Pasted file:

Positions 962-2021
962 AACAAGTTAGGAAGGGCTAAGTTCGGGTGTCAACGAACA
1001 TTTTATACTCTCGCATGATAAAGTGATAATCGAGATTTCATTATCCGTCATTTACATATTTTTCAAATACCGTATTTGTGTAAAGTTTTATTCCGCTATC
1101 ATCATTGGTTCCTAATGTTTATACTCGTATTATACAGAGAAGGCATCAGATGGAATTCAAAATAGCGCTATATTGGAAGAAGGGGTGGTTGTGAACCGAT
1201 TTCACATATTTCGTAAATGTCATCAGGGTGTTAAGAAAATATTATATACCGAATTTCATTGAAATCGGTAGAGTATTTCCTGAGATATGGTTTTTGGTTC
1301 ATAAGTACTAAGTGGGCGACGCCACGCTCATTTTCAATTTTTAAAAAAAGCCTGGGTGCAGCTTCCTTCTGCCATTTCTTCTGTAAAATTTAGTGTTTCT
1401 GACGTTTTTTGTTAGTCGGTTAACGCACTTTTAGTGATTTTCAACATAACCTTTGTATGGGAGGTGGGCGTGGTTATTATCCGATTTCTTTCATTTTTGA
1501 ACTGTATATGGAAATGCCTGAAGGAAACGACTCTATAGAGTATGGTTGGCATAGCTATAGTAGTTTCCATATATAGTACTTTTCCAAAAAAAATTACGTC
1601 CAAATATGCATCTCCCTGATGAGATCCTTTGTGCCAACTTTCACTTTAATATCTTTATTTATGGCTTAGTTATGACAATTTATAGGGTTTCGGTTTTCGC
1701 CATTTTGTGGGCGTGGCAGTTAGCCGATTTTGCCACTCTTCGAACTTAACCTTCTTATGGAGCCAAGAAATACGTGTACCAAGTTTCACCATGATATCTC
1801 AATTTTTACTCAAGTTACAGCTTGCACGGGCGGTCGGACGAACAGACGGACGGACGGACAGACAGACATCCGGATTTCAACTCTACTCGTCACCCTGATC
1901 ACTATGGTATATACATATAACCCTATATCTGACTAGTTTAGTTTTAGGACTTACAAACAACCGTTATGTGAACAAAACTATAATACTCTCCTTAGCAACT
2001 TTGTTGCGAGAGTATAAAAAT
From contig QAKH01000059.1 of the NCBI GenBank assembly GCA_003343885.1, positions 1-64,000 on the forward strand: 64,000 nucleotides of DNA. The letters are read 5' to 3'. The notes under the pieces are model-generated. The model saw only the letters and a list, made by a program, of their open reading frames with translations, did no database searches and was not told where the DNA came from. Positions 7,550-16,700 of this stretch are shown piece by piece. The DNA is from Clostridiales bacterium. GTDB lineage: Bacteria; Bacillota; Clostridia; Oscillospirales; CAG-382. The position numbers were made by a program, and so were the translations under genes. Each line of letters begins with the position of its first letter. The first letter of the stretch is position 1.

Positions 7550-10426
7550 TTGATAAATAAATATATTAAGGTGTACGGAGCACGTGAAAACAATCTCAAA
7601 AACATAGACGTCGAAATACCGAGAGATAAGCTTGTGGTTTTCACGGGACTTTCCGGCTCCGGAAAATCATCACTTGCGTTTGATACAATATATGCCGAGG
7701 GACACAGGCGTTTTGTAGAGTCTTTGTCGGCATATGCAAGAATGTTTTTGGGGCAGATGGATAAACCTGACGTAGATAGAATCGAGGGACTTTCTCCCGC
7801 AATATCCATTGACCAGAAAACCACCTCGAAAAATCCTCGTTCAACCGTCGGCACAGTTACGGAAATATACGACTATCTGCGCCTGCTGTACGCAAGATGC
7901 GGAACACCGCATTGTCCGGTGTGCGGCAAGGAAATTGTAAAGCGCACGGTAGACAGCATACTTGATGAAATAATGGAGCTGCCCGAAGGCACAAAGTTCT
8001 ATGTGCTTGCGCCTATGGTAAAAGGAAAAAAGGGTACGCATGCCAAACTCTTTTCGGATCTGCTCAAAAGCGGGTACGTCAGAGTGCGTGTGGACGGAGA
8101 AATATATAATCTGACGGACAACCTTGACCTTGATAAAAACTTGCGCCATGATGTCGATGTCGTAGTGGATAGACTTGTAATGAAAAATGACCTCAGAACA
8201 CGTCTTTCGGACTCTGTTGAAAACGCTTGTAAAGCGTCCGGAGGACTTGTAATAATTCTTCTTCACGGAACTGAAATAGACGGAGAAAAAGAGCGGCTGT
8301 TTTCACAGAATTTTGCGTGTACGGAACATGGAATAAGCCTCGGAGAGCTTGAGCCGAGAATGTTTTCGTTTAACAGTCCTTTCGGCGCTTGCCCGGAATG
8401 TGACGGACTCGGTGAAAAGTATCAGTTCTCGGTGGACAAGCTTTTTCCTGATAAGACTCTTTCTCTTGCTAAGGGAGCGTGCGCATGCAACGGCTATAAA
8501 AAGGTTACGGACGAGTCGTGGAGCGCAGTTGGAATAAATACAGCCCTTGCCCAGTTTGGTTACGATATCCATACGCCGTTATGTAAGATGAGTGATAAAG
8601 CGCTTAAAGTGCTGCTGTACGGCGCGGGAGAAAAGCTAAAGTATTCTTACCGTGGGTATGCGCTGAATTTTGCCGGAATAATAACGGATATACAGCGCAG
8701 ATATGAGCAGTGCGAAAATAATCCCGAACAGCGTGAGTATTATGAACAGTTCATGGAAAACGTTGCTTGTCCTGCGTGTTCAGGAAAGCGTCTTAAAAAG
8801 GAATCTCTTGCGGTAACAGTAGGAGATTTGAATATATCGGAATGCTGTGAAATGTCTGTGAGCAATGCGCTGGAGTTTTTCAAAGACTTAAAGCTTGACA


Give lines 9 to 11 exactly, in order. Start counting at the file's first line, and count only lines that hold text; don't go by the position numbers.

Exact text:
1601 CAAATATGCATCTCCCTGATGAGATCCTTTGTGCCAACTTTCACTTTAATATCTTTATTTATGGCTTAGTTATGACAATTTATAGGGTTTCGGTTTTCGC
1701 CATTTTGTGGGCGTGGCAGTTAGCCGATTTTGCCACTCTTCGAACTTAACCTTCTTATGGAGCCAAGAAATACGTGTACCAAGTTTCACCATGATATCTC
1801 AATTTTTACTCAAGTTACAGCTTGCACGGGCGGTCGGACGAACAGACGGACGGACGGACAGACAGACATCCGGATTTCAACTCTACTCGTCACCCTGATC